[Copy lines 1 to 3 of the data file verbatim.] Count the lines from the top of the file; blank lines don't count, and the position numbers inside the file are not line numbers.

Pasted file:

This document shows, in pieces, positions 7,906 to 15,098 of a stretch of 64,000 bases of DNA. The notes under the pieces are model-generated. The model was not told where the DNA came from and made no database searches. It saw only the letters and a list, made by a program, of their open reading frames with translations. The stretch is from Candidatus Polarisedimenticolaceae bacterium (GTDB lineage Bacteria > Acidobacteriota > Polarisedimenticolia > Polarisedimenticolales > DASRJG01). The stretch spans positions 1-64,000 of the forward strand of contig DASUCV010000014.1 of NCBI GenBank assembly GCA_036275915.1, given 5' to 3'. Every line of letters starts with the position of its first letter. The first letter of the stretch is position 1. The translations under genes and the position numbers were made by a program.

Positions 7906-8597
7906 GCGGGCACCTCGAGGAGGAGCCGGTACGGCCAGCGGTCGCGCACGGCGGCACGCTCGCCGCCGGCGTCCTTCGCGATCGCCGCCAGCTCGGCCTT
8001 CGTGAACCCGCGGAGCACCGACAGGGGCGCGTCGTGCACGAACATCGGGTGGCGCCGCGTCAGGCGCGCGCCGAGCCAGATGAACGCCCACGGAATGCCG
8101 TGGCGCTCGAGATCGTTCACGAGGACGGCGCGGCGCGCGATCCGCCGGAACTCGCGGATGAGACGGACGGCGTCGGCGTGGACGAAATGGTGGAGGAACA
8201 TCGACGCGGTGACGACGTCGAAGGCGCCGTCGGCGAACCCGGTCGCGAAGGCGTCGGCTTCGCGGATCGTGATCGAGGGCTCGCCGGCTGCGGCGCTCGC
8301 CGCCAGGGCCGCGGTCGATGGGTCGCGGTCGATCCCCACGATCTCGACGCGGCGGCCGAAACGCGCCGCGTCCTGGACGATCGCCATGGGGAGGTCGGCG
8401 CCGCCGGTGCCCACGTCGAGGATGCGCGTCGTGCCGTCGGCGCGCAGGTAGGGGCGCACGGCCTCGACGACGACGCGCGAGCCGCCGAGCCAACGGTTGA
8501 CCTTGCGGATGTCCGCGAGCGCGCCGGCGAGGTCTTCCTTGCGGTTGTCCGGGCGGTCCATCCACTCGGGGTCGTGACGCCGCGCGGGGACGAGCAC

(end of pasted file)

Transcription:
This document shows, in pieces, positions 7,906 to 15,098 of a stretch of 64,000 bases of DNA. The notes under the pieces are model-generated. The model was not told where the DNA came from and made no database searches. It saw only the letters and a list, made by a program, of their open reading frames with translations. The stretch is from Candidatus Polarisedimenticolaceae bacterium (GTDB lineage Bacteria > Acidobacteriota > Polarisedimenticolia > Polarisedimenticolales > DASRJG01). The stretch spans positions 1-64,000 of the forward strand of contig DASUCV010000014.1 of NCBI GenBank assembly GCA_036275915.1, given 5' to 3'. Every line of letters starts with the position of its first letter. The first letter of the stretch is position 1. The translations under genes and the position numbers were made by a program.

Positions 7906-8597
7906 GCGGGCACCTCGAGGAGGAGCCGGTACGGCCAGCGGTCGCGCACGGCGGCACGCTCGCCGCCGGCGTCCTTCGCGATCGCCGCCAGCTCGGCCTT